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Research Articles

Chinese Women in the Official Chinese Press: Discursive Constructions of Gender in Service to the State

Author:

Cara Wallis

Annenberg School of Communication University of Southern California Los Angeles, US
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Abstract

Theories of gender and the nation posit that women are prescribed certain roles according to the needs of the state at a particular historical moment and that such roles are frequently articulated in media discourses. In China, the government has a long-standing tradition of using the state-run media to convey a national vision and mould its citizens. Hence, the mediated representation of Chinese women has ebbed and flowed according to radical shifts in government policy and ideology. In recent decades, massive economic and social changes have necessitated a quest for legitimacy on the part of the government through a vast reorganization of the country’s ideological environment, including the official construction of gender. This paper discusses three discursive representations of women currently articulated in state-run Chinese newspapers –worker, housewife, and consumer – and examines how the government press emphasizes the equality of Chinese women while simultaneously positioning them as inferior to men.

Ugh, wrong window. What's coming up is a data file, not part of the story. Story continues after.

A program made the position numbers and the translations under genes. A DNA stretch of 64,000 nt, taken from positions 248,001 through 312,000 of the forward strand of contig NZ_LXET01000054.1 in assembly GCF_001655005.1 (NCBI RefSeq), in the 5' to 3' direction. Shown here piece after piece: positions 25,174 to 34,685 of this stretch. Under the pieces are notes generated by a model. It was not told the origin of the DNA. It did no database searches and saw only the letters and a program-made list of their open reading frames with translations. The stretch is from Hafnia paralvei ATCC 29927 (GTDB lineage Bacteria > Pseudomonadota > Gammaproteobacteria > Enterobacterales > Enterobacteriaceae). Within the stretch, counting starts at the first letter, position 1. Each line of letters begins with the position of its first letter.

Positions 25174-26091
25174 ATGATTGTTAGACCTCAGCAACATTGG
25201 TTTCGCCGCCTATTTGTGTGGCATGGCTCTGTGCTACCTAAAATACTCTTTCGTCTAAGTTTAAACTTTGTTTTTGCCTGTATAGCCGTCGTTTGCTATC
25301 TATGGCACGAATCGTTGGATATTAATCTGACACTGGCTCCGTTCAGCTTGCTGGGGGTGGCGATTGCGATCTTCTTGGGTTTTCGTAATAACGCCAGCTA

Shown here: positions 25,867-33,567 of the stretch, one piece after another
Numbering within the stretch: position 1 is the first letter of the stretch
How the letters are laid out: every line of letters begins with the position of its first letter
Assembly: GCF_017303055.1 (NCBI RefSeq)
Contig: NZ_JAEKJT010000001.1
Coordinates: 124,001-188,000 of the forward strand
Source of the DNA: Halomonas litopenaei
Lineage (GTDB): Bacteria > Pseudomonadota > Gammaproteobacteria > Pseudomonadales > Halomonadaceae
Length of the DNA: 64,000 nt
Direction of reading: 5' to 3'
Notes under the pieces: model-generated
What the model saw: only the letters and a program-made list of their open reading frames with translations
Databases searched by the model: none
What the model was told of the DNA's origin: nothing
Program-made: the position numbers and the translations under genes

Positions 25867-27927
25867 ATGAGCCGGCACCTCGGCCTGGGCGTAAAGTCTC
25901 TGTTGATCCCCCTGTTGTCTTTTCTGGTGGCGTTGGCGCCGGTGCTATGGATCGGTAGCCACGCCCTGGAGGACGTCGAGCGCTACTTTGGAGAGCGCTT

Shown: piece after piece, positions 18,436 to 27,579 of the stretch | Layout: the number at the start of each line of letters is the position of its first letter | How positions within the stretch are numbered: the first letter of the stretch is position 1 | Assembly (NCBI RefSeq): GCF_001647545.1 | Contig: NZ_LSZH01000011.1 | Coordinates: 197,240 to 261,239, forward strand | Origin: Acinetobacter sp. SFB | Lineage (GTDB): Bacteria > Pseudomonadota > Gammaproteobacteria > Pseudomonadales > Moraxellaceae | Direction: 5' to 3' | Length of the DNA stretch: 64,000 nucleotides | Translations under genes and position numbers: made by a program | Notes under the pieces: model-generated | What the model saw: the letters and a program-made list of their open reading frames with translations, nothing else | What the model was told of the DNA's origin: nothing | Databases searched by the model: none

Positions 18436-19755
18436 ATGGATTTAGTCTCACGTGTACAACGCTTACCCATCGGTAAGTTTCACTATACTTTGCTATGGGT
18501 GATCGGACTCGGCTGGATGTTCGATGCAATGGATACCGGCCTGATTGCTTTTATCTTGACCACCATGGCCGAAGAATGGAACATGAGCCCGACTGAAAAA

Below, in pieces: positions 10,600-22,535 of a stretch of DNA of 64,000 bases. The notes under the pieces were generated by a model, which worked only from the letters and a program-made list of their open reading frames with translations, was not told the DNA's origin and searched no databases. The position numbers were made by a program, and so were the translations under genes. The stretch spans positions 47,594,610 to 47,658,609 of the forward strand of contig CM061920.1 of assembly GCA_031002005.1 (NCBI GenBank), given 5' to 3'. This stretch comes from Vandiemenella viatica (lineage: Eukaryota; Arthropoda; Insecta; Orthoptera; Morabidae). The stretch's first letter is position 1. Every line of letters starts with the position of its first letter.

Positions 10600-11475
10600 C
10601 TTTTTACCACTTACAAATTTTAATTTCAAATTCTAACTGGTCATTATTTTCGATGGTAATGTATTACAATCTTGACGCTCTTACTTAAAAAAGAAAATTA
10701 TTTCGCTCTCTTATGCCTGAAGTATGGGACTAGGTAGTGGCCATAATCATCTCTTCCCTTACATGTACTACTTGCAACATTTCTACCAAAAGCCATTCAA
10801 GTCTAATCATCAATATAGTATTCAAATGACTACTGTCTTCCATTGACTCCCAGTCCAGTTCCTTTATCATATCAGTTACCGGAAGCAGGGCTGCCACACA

How to Cite: Wallis, C., (2006). Chinese Women in the Official Chinese Press: Discursive Constructions of Gender in Service to the State. Westminster Papers in Communication and Culture. 3(1), pp.94–108. DOI: http://doi.org/10.16997/wpcc.19
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Published on 01 Feb 2006.
Peer Reviewed

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